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Article: Long COVID in Patients with Mild to Moderate Disease: Do Thyroid Function and Autoimmunity Play a Role?

TitleLong COVID in Patients with Mild to Moderate Disease: Do Thyroid Function and Autoimmunity Play a Role?
Authors
KeywordsPost–acute COVID-19 syndrome
COVID-19
SARS-CoV-2
Thyroid function tests
Autoimmunity
Autoantibodies
Issue Date2021
PublisherElsevier Inc. The Journal's web site is located at https://www.sciencedirect.com/journal/endocrine-practice
Citation
Endocrine Practice, 2021, v. 27 n. 9, p. 894-902 How to Cite?
AbstractObjective: Post-acute sequelae of coronavirus disease 2019 (COVID-19) or long COVID (LC) is an emerging global health issue. Fatigue is a common feature. Whether thyroid function and autoimmunity play a role is uncertain. We aimed to evaluate the prevalence and predictors of LC and the potential role of thyroid function and autoimmunity in LC. Methods: We included consecutive adults without a known thyroid disorder who were admitted to a major COVID-19 center for confirmed COVID-19 from July to December 2020. Thyroid function tests and antithyroid antibodies were measured for all patients on admission and at follow-up. LC was defined by the presence or persistence of symptoms upon follow-up. Results: In total, 204 patients (median age, 55.0 years; 95 men [46.6%]) were reassessed at a median of 89 days (interquartile range, 69-99) after acute COVID-19. Of the 204 patients, 41 (20.1%) had LC. Female sex (adjusted odds ratio, 2.48; P = .018) and severe acute respiratory syndrome coronavirus 2 polymerase chain reaction cycle threshold value of <25 on admission (adjusted odds ratio, 2.84; P = .012) independently predicted the occurrence of LC. Upon follow-up, most abnormal thyroid function tests in acute COVID-19 resolved, and incident thyroid dysfunction was rare. Nonetheless, we observed incident antithyroid peroxidase (anti-TPO) positivity. Although baseline or follow-up thyroid function tests were not associated with the occurrence of LC, among 172 patients with symptomatic acute COVID-19, symptom resolution was more likely in those with positive anti-TPO upon follow-up (P = .043). Conclusion: LC is common among COVID-19 survivors, with females and those with higher viral load in acute COVID-19 particularly being vulnerable. The observation of incident anti-TPO positivity warrants further follow-up for thyroid dysfunction. Whether anti-TPO plays a protective role in LC remains to be elucidated.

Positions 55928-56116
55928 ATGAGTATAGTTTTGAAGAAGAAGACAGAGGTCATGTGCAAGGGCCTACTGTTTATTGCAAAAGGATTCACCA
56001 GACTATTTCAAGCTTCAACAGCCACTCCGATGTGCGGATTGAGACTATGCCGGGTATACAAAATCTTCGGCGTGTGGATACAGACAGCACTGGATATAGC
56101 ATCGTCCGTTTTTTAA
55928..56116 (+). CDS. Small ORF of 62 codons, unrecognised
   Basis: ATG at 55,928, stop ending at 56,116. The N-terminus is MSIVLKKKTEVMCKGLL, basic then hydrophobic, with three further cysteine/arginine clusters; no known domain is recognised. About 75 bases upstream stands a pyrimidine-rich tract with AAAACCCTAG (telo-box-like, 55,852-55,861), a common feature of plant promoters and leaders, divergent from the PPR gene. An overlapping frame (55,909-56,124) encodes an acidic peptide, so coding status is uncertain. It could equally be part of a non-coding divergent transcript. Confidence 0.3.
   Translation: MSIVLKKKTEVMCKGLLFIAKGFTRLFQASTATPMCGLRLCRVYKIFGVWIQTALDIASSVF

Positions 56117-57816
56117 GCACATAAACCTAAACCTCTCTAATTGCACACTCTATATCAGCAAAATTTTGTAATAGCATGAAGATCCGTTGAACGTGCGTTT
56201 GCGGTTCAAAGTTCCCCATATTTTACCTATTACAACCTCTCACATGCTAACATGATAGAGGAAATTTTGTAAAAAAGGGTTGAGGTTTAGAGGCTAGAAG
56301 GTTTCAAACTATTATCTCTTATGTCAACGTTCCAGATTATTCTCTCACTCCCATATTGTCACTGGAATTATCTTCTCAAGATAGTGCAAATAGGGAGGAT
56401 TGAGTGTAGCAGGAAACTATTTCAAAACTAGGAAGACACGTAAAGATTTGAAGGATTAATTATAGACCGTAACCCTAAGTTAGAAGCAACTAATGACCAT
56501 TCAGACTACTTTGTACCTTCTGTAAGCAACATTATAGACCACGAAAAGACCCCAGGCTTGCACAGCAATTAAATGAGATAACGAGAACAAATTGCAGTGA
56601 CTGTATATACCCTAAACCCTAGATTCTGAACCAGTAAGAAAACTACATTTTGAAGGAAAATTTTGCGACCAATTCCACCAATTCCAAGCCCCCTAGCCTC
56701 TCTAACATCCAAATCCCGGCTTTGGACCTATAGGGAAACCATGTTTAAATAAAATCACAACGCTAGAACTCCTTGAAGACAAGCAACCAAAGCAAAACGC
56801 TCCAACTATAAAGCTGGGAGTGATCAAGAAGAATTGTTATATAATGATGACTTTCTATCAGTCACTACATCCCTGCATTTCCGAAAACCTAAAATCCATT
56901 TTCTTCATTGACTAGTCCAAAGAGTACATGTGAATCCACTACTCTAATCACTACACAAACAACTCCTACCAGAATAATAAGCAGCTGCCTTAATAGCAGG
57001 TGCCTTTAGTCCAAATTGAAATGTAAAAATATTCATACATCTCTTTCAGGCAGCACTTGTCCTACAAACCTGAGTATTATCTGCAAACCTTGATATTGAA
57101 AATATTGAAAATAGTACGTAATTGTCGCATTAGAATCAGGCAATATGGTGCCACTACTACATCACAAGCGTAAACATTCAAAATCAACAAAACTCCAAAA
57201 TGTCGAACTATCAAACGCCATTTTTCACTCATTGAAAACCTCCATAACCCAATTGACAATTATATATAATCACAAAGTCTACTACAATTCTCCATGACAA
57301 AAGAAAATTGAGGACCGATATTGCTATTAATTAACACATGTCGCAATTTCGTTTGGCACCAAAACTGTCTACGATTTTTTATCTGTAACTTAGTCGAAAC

Persistent Identifierhttp://hdl.handle.net/10722/301276
ISSN
2021 Impact Factor: 3.701
2020 SCImago Journal Rankings: 0.930
PubMed Central ID
ISI Accession Number ID

 

DC FieldValueLanguage
dc.contributor.authorLui, DTW-
dc.contributor.authorLee, CH-
dc.contributor.authorChow, WS-
dc.contributor.authorLee, ACH-
dc.contributor.authorTam, AR-
dc.contributor.authorPang, P-
dc.contributor.authorHo, TY-
dc.contributor.authorFong, CHY-
dc.contributor.authorLaw, CY-
dc.contributor.authorLeung, EKH-
dc.contributor.authorTo, KKW-
dc.contributor.authorTan, KCB-
dc.contributor.authorWoo, YC-
dc.contributor.authorLam, CW-
dc.contributor.authorHung, IFN-
dc.contributor.authorLam, KSL-
dc.date.accessioned2021-07-27T08:08:44Z-
dc.date.available2021-07-27T08:08:44Z-
dc.date.issued2021-
dc.identifier.citationEndocrine Practice, 2021, v. 27 n. 9, p. 894-902-
dc.identifier.issn1530-891X-
dc.identifier.urihttp://hdl.handle.net/10722/301276-